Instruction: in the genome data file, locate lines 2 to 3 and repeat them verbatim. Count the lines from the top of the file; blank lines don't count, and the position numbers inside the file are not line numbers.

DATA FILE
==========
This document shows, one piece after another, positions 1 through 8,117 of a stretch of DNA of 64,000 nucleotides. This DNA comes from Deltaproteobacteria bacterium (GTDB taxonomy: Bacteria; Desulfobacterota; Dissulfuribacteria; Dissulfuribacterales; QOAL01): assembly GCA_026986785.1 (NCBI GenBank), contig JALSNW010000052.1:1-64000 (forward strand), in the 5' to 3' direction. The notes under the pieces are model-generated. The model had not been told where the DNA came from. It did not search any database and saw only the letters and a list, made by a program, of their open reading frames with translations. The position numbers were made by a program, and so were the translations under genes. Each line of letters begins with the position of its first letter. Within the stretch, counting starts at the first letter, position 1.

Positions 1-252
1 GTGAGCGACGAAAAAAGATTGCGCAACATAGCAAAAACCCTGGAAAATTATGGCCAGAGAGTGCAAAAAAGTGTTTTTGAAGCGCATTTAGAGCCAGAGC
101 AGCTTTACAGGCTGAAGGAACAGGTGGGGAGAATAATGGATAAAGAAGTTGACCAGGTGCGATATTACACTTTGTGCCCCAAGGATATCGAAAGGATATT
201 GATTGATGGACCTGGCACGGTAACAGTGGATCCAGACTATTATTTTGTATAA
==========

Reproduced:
Positions 1-252
1 GTGAGCGACGAAAAAAGATTGCGCAACATAGCAAAAACCCTGGAAAATTATGGCCAGAGAGTGCAAAAAAGTGTTTTTGAAGCGCATTTAGAGCCAGAGC